By Tania Millen
According to a report commissioned by Equestrian Canada and completed by Wilton Consulting Group and Serecon in 2023, Canadians spent over $8.3 billion on buildings, fences, equipment, feed, bedding, veterinary and farrier care, travel, tack, insurance and other products and services for their horses in 2022. That included over $1.1 billion on feed, $900 million on travel and $850 million in veterinary care. Overall, Canada’s horse industry provided more than $8.69 billion to Canada’s Gross Domestic Product in 2022.
This is good news for businesses seeking new markets or trying to tailor products and services to horse industry clientele. The following findings can help, too.
Those who completed the project’s online survey were primarily women (89%), tended to have higher incomes than most Canadians, and were well educated (53% had a bachelor degree or more). Of those surveyed, 69% were recreational participants and 61% were amateur competitors. The cost of purchasing a recreational horse averaged $14,417 across Canada while sport horses averaged $21,201 for amateur competitors, $32,690 for professionals and $56,840 for elite riders. It cost an average of $15,270 to keep one horse in Canada, in 2022.
This hard data can assist businesses in tailoring marketing efforts. Understanding where clientele reside and their riding preferences can further assist.
In 2022, Alberta was Canada’s horse capital, housing 37% of the country’s more than half-million equines. Ontario (25%) and Saskatchewan (13%) had the next-largest herds. Almost one-third (28%) of Canada’s horses are primarily used for recreation, one quarter are used for amateur sport, and 19% are working animals. Over one-third of Canada’s horses (36%) are used for amateur, professional or elite sports.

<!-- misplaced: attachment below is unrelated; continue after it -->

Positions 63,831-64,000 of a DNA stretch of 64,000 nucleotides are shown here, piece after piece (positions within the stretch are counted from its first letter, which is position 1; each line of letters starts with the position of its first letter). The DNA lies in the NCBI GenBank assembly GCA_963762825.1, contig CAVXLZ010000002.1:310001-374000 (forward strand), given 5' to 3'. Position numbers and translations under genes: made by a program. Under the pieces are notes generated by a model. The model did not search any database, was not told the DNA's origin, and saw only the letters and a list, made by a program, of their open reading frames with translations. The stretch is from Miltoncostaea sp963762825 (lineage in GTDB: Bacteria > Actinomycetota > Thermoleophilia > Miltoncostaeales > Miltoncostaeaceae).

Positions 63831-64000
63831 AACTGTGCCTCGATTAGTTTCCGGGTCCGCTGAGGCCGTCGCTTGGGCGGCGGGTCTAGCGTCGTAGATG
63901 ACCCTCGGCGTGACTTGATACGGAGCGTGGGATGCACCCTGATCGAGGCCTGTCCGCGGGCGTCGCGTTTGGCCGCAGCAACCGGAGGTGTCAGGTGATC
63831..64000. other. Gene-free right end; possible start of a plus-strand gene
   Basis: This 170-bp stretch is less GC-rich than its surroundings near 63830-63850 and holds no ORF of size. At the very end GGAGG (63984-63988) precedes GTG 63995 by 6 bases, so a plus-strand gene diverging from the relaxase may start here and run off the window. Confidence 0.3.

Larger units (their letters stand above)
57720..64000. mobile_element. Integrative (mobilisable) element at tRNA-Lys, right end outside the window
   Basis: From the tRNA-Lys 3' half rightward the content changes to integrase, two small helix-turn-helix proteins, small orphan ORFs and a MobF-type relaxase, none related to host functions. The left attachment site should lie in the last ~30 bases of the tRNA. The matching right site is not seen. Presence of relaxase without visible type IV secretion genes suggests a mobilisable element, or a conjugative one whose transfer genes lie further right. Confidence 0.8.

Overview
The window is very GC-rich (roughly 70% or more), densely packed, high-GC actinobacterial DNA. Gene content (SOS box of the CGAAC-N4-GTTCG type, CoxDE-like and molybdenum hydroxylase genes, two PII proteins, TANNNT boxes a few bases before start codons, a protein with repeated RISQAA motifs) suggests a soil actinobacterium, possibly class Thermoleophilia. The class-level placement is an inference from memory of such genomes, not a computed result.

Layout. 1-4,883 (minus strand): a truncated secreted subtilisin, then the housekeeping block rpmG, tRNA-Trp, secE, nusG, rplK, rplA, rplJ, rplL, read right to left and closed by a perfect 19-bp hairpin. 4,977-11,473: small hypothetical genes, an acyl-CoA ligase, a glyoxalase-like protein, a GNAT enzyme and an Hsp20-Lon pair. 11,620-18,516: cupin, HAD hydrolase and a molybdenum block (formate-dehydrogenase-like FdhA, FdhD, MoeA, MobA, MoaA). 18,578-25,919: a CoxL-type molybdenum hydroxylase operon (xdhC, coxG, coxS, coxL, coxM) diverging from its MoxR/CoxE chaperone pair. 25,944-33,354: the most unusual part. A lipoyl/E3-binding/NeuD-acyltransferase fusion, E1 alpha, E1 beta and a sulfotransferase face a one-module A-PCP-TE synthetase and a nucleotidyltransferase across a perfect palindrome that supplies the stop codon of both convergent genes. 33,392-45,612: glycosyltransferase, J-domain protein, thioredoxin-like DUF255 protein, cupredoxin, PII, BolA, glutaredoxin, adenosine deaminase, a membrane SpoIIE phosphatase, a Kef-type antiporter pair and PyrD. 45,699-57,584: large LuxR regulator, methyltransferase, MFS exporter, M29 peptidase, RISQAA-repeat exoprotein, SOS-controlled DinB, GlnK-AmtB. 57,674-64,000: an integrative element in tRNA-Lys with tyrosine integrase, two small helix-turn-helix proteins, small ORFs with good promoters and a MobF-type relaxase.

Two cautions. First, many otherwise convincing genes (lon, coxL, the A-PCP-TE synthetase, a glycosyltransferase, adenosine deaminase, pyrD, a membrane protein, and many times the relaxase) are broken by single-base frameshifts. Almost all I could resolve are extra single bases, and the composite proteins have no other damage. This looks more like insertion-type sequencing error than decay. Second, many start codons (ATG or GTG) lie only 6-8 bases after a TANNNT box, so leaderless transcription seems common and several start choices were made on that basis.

In 2022, almost three-quarters (73%) of Canadian horse owners had a horse trailer. Recreational participants travelled over 5,000 kilometres on average while elite sport participants from some provinces travelled over 30,000 kilometres in 2022. Of the more than $662 million that equestrian participants spent at equestrian events and competitions in 2022, 95% was spent on food and accommodation while attending events. The report subsequently found that equine sport venues drive rural Canadian economies.
All of that suggests there are opportunities to provide feed, travel and veterinary-related products and services—plus many others—to well-heeled women riding recreationally and at amateur sport levels across Canada. Those aren’t the only opportunities. But they’re a starting point for equestrian-related businesses seeking to understand the Canadian horse industry marketplace.
For additional information or help targeting desired clientele, please contact Horse Community Journals Inc.
Horse Community Journals Inc. proudly serves all sectors of Canada’s horse community by publishing original, award-winning, high-calibre news and investigative journalism. Titles include Canadian Horse Journal, Canada’s Equine Guide, HORSEJournals.com, The Hoofbeat E-Newsletter.